American Jewish Literature (4-quarter hours)
This course surveys more than 100 years of American Jewish immigrant narratives, beginning with the great exodus of Eastern European and Russian Jewry at the end of the 19th century and ending with recent arrivals from Israel and the former U.S.S.R. Canonical works by central authors reveal the great successes of Jewish immigrants alongside their spiritual failures. A selection of memoir, novels, short stories, and poetry in English and in translation from Hebrew and Yiddish demonstrate the multilingual character of the Jewish experience in America. While helpful, no knowledge of Jewish tradition is necessary to succeed in this course. Cross listed with ENGL 2741.
Modern Hebrew Literature in Translation: Against All Odds (4-quarter hours)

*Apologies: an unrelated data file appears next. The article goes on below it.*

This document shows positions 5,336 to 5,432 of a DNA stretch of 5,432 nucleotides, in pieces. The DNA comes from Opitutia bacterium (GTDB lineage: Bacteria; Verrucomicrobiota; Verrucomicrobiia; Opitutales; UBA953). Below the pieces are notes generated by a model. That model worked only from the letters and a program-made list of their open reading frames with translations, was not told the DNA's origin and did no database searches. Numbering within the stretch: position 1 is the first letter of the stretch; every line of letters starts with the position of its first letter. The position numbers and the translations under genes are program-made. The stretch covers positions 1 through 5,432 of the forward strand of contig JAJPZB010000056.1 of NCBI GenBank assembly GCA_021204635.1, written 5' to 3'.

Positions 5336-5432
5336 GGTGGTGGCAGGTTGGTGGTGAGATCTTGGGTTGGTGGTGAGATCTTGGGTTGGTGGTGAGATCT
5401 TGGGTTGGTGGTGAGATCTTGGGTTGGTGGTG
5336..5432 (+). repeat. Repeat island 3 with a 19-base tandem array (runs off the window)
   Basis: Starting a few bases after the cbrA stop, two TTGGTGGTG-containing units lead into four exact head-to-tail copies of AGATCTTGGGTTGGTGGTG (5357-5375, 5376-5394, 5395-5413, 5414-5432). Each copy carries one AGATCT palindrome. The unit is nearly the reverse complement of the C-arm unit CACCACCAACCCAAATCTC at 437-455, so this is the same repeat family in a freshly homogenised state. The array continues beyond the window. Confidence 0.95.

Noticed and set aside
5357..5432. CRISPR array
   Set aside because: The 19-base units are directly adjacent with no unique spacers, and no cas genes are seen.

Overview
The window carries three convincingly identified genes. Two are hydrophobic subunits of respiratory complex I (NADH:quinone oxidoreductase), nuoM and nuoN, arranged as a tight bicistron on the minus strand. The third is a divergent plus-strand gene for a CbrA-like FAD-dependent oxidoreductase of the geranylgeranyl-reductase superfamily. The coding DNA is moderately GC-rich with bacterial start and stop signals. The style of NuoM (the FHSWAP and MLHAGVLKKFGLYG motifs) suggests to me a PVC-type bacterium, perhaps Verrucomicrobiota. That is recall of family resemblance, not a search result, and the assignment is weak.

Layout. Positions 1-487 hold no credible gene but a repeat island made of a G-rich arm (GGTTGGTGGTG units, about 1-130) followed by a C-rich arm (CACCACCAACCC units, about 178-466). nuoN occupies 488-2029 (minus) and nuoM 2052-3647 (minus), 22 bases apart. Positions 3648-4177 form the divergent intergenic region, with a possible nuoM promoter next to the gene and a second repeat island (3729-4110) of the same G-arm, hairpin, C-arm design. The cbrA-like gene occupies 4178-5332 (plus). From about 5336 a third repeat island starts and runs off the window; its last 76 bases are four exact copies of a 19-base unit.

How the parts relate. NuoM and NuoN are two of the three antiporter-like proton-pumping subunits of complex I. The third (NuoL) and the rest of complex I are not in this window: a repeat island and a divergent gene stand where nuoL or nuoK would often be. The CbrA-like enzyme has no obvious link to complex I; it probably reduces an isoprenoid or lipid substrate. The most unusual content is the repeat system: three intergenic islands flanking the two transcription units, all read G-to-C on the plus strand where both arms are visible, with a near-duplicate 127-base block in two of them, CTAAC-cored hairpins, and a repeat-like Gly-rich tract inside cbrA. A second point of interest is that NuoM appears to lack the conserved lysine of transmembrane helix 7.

This course offers a survey of significant works of modern Hebrew literary fiction by major authors in translation. To flesh out the historical context, a number of documents, essays, excerpts will also be provided. Students will consider how the development of Hebrew literature has contributed to the formation of contemporary Israeli identity, and how the conflicts that define the turbulent history of Israel are treated in works of prose fiction by canonical authors. The selection of diverse literary materials exposes students to the social, political, and historical changes wrought by the rise of modern day Israel. Through lectures, close-reading, and exercises, students will gain an appreciation for some of the fundamental tensions that define Hebrew literature and Israeli culture: (1) collective vs. individual identity, (2) Jewish vs. Arab/Palestinian nationalism, (3) the concept of Diaspora vs. Zion. Our study aims to reveal the historical and ideological context of these tensions to offer a nuanced perspective on an area of the world in conflict. Readings are roughly chronological, and will be drawn from a variety of sources, both primary and secondary. Students will be coached on various interpretive strategies, the intent of which is to make their time spent reading more valuable. While helpful, no knowledge of Hebrew, Jewish tradition, or Israeli history is necessary to succeed in this course. Cross listed with ENGL 2742.